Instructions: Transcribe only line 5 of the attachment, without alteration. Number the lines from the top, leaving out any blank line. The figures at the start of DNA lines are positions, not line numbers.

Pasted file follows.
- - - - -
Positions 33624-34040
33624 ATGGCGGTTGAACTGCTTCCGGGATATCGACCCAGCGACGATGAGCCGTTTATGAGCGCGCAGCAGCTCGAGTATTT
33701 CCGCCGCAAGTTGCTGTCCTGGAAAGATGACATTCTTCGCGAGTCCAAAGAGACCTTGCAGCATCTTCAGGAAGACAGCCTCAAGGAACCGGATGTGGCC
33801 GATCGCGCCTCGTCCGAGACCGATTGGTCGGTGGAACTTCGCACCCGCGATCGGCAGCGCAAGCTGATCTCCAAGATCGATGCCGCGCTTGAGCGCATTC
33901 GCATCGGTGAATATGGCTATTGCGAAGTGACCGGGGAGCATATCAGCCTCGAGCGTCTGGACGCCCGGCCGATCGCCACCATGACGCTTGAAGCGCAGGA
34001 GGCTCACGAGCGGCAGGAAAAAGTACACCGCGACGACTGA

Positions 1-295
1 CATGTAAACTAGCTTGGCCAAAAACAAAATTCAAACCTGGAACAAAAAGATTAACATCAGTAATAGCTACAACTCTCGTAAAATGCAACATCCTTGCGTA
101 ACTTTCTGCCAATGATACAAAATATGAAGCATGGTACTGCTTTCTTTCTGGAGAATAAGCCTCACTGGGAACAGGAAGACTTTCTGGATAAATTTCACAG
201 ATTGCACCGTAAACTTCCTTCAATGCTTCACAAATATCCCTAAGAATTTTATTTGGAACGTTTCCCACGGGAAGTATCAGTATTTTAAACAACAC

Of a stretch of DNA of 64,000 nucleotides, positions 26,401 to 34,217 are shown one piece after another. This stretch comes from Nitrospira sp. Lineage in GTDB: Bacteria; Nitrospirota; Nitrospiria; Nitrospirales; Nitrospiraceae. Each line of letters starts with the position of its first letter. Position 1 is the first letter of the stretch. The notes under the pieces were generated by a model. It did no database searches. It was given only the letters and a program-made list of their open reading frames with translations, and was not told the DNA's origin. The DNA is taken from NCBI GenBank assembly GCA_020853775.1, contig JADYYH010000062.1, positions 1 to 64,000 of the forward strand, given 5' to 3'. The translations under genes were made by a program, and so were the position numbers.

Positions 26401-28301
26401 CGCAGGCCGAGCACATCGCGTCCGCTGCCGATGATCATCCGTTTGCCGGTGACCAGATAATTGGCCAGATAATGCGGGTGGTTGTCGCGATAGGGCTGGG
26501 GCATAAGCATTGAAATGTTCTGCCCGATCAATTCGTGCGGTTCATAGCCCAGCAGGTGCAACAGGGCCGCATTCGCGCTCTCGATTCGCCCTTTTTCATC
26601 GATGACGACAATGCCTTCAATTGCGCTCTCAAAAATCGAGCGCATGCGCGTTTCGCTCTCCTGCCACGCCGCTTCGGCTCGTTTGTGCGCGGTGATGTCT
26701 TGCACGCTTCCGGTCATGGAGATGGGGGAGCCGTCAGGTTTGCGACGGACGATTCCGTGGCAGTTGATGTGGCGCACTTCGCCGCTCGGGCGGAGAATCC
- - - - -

33901 GCATCGGTGAATATGGCTATTGCGAAGTGACCGGGGAGCATATCAGCCTCGAGCGTCTGGACGCCCGGCCGATCGCCACCATGACGCTTGAAGCGCAGGA